|Burning coal produces smog and harms our health
The Ontario Medical Association estimates that air pollution costs Ontario more than $10 billion per year in health care costs, lost work time and other quantifiable expenses, as well as killing an estimated 2,000 Ontarians each year. The OMA has declared air pollution "a public health crisis" in Ontario. Coal-fired power plants (click here to see a map of Ontario's five stations) are the single largest industrial contributors to this crisis. Coal-fired power plants are major producers of:
- Nitrogen oxides, which combine with other pollutants to form ground-level ozone, one of the most noxious parts of the smog brew.
- Sulphur dioxide, which contributes to the yellow haze that hangs over Southern Ontario and is a major factor in causing acid-rain damage to our lakes, rivers and forests.
- Mercury, which can in even tiny amounts have a devastating impact on the human nervous system, especially for children and the unborn. Exposure to mercury can cause brain and kidney damage and even death. Mercury exposure has also been linked to impairment of children's reasoning skills.
- Lead, which is also particularly harmful to children and can cause brain damage, impair growth, damage kidneys and cause learning and behavioral problems.
- Heavy metals, including cadmium and chromium, which are known cancer-causing toxins.
The Nanticoke coal-fired electricity generating station on Lake Erie is Canada's single largest source of air pollution. This gigantic coal-fired power plant -- the largest in North America -- produces a toxic brew of pollutants, including sulphur dioxide, nitrogen oxides, mercury, lead, cancerous heavy metals and arsenic. (Nanticoke is owned by Ontario Power Generation -- formerly Ontario Hydro -- which, in turn, is 100% owned by the Government of Ontario.)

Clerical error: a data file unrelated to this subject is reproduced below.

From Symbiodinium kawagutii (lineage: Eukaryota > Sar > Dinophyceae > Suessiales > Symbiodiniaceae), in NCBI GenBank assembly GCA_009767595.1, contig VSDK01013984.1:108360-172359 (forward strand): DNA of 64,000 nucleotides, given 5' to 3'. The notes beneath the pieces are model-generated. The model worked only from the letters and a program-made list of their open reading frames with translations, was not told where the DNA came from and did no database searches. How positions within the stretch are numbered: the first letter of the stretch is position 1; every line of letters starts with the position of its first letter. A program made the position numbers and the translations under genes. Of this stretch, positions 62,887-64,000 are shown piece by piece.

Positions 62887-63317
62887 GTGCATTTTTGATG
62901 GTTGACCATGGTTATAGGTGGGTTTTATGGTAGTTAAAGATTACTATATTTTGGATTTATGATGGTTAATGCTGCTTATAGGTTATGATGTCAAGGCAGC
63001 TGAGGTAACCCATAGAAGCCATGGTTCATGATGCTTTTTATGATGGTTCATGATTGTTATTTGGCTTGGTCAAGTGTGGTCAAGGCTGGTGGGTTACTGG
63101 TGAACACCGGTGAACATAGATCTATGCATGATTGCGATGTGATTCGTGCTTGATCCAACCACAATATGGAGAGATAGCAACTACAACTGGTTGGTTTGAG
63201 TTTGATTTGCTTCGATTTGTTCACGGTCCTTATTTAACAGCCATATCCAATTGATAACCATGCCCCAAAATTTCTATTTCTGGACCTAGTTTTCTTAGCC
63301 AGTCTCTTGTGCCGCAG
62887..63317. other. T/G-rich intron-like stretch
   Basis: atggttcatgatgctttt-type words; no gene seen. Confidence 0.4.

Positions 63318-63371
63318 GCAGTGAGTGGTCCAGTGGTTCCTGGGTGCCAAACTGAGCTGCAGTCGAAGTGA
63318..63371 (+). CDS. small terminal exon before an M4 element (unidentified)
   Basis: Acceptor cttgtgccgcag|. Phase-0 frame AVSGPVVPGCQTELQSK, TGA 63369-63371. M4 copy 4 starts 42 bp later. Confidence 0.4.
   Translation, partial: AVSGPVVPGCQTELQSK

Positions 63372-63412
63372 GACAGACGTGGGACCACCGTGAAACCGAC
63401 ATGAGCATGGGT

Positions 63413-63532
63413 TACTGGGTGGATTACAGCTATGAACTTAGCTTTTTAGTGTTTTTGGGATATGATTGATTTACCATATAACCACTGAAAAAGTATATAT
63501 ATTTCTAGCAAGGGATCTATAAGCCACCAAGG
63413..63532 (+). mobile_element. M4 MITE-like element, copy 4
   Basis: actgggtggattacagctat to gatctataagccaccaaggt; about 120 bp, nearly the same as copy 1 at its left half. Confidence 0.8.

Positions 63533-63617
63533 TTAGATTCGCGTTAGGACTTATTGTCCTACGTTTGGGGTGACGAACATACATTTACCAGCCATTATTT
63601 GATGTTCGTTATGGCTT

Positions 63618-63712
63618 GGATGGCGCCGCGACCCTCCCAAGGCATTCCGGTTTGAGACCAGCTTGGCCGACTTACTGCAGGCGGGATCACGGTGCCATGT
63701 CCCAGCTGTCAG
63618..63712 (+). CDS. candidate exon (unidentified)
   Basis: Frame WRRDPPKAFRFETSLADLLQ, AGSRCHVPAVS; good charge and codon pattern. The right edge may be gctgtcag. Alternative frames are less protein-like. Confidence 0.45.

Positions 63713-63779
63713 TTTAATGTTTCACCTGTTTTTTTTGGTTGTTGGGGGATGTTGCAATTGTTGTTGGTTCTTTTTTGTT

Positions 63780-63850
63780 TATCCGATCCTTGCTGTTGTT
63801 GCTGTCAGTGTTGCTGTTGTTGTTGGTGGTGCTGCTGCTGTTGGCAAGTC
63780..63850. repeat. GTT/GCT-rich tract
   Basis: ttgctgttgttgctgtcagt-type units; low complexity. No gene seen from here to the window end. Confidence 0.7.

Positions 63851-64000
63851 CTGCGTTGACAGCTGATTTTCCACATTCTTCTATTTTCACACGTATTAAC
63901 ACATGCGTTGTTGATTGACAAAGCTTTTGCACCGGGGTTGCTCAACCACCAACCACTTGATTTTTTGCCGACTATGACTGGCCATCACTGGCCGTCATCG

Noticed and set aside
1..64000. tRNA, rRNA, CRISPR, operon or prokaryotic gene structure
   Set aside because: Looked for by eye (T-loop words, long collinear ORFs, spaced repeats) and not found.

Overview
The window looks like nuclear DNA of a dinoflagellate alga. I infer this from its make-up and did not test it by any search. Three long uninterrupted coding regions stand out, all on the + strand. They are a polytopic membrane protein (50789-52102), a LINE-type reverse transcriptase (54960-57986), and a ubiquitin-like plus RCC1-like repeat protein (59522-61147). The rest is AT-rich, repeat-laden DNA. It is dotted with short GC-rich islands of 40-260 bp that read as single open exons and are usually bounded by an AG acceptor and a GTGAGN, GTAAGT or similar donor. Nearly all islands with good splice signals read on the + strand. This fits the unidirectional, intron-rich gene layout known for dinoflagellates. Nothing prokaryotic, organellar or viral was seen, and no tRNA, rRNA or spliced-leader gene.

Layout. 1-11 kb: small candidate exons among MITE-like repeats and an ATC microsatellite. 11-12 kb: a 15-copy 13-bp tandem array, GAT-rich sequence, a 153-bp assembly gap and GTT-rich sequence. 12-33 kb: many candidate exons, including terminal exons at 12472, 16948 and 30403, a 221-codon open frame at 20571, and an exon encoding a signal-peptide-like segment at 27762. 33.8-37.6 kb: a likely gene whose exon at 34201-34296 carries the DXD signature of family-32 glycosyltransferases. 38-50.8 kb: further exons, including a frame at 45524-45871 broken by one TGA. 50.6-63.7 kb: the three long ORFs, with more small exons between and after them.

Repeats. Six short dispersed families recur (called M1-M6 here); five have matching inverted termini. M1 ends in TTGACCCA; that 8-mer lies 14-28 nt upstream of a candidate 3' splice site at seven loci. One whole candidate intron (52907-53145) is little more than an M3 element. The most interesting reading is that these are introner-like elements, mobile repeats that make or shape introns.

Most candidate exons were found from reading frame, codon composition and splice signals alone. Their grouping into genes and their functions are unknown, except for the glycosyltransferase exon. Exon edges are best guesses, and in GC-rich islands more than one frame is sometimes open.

The pollution coming out of Nanticoke's giant smokestacks is the equivalent of the pollution produced by 3.3 million cars. Its emissions contribute not only to the choking smog that lies over Southern Ontario every summer, but also to the potentially devastating impacts of global climate change and to the well-known problems caused by acid rain.
By switching to a supplier of cleaner electricity or by purchasing at least some green power -- electricity produced with fewer or no emissions of harmful substances -- you encourage suppliers of "green" power to increase their capacity and you reduce the demand for other sources, such as dirty coal power. When you switch to a green power source, you won't be directly connected to the green-power supplier. Instead, that supplier will send enough electricity to meet your needs into the provincial power grid, thereby displacing electricity from other sources, like coal-fired power plants. More info on current green power suppliers.
Cleaner sources of electricity:
- Wind power -- zero air emissions
- Solar photovoltaic -- zero air emissions
- Hydro -- zero air emissions (can have other impacts)
- Landfill gas/bio-gas (e.g. from municipal composting facility) -- varies depending on technology and source
- Natural gas --The smog-causing sulphur dioxide emissions of a modern high-efficiency natural gas power plant are 99% less than those from existing coal-fired plants. Emissions of nitrogen oxides (also a source of smog) are 90% less and emissions of greenhouse gases are 60% less. Gas-fired plants emit no mercury, lead or heavy metals, all of which are emitted by coal-fired power plants.
When selecting a supplier of cleaner power, make sure to get good information about power sources, including whether they are certified under the Environmental Choice (EcoLogo) program.
> Click here to calculate your impact on air quality.
> Click here to see a map of Ontario's coal-fired power plants.